Saturday, October 31, 2009

Gimme a toke, I'm so broke, gimme a cigarette I can smoke

I spotted this pack of Marlboros alongside the road as I trotted along with my iPod last week. It looked like a fresh pack, and yes indeed, 15 cigarettes remained. Who would toss a pack of cigarettes?  A couple was arguing about one's inability to quit?  The other grabbed the pack and hurled it out the window as the car careened down the road, tires and voices screeching? Coulda happened, but the violence that likely ensued would have made the local news. You don't want to mess with a smoker's stash or wrestle with them over a nearly full pack in a moving vehicle.
Less likely, a solitary smoker, guilty and self-loathing, threw them in a fit of resolve. I don't think that would happen, though, because a person who wants to quit smoking would finish off the pack and then start a new life, which, of course, is going to be unbearable and hideous into the distant future.
Least likely of all, the pack fell out of somebody's pocket or backpack. Had that occurred, I think the person would've backtracked. Cigarettes cost around $4 a pack these days, and have you noticed that a lot of smokers, especially those who would be walking along a highway, look like they can't afford it? Not that smoking cigarettes has anything to do with having the means to support the habit. I'm as self-righteous as the next non smoker, and can't help but wonder how homeless people and wandering-around-town-at-all-hours-teens afford cigarettes.

I tucked the pack into my pocket and haven't been able to trash them. Why? Because somebody wants  them and, more critical, needs them.

Wednesday, October 21, 2009

Kick-butt kale soup

Kale is the best argument I know for having a winter garden. After the first freeze, fall-planted kale is sweet and tender enough for eating raw in salads and on sandwiches. And having heaps of it for soup is a nutrient-packed luxury. Above are the have-on-hand ingredients for last night's dinner, the most plentiful of which was the kale—with a few beet greens thrown in.  It was also the first use for summer's dried tomatoes, which are absolutely sinful when steeped in a rich broth. Also available as a drib and a drab from the freezer: a handful each of caramelized onions and shredded zucchini, plus a couple of links of Italian sausage and a little bulk Italian sausage, probably a pound in all.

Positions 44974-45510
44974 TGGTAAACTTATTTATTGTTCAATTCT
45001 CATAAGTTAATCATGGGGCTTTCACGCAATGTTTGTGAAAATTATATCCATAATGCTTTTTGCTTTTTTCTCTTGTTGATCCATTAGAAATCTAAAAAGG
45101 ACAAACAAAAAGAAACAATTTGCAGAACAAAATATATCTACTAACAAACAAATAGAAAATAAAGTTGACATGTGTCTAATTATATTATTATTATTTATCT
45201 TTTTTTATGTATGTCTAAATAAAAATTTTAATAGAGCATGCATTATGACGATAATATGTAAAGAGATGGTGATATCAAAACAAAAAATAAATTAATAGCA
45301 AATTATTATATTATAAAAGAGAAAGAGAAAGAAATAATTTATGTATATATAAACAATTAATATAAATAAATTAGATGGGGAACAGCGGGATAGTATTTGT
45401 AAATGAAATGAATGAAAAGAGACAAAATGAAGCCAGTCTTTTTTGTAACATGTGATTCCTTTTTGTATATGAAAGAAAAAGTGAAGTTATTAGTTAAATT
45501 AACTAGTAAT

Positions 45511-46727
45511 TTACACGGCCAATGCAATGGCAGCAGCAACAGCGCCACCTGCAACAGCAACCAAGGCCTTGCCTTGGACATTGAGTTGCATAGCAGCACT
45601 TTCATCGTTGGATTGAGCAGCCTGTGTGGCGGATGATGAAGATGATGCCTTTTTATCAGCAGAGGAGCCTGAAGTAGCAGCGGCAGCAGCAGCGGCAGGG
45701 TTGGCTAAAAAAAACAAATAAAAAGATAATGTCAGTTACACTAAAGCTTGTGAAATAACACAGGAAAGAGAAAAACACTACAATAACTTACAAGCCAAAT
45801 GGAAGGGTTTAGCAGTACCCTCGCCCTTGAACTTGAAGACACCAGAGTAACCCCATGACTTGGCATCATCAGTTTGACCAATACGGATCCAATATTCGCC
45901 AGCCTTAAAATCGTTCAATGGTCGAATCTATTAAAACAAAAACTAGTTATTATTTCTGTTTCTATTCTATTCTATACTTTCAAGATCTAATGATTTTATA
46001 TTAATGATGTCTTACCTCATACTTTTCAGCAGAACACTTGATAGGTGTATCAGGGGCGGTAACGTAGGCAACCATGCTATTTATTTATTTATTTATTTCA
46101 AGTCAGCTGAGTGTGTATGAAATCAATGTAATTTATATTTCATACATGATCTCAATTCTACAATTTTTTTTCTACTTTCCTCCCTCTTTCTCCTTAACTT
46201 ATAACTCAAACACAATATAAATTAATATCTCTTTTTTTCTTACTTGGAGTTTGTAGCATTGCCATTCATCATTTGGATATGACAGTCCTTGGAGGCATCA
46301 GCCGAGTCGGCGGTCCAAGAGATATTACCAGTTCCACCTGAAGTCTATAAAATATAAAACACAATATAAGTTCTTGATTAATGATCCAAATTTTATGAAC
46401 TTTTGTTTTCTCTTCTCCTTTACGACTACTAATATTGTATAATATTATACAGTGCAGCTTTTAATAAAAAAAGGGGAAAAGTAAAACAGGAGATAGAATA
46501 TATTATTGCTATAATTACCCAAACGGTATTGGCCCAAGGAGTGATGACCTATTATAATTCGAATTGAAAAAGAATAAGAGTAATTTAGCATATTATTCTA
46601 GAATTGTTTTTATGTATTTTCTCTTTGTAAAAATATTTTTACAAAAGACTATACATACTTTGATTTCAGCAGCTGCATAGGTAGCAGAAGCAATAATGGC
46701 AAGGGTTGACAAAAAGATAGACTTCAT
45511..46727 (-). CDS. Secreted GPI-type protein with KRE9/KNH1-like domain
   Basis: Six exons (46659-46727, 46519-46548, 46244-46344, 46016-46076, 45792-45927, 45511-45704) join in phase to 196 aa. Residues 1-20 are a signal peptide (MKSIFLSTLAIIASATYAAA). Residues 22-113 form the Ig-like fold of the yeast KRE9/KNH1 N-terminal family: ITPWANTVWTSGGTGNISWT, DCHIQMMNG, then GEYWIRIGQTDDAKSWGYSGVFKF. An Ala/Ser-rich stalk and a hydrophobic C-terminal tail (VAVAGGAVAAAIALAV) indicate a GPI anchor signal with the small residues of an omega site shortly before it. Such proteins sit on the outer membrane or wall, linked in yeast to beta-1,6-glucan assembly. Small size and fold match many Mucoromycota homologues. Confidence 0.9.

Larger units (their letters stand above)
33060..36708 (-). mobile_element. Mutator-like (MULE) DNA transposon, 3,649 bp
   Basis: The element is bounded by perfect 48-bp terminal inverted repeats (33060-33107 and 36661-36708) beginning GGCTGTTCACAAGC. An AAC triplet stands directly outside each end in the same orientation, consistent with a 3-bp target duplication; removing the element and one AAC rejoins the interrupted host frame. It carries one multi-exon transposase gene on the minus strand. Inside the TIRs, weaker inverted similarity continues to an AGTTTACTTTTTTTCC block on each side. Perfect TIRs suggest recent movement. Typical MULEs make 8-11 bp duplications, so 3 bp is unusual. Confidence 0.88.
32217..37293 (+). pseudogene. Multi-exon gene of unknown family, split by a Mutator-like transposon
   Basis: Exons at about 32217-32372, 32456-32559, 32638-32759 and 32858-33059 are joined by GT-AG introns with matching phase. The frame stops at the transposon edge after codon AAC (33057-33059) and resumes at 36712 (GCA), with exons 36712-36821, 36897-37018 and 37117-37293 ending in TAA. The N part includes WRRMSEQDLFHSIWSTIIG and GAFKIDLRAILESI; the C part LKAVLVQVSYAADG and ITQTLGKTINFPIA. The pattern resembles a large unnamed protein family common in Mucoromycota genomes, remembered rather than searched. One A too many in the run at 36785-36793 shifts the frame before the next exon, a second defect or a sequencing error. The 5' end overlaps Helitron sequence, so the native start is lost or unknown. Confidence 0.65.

Kick-butt Kale Soup
Italian sausage, links or bulk, about 1 pound
32 ounces vegetable or chicken broth
1 cup whipping cream or half and half

4-5 cloves garlic, minced
4-5 fresh jalapenos, seeded and chopped
(pepper flakes can be substituted)
2 medium (or 4 small) potatoes, cubed
(I prefer using cauliflower but
didn't have it.)
1/2 cup dried tomatoes, roughly chopped
 one large bunch of kale, torn from stems
1 chipotle cube (a staple in my kitchen but probably nowhere else.)
Makes 4 large servings, and is easily doubled.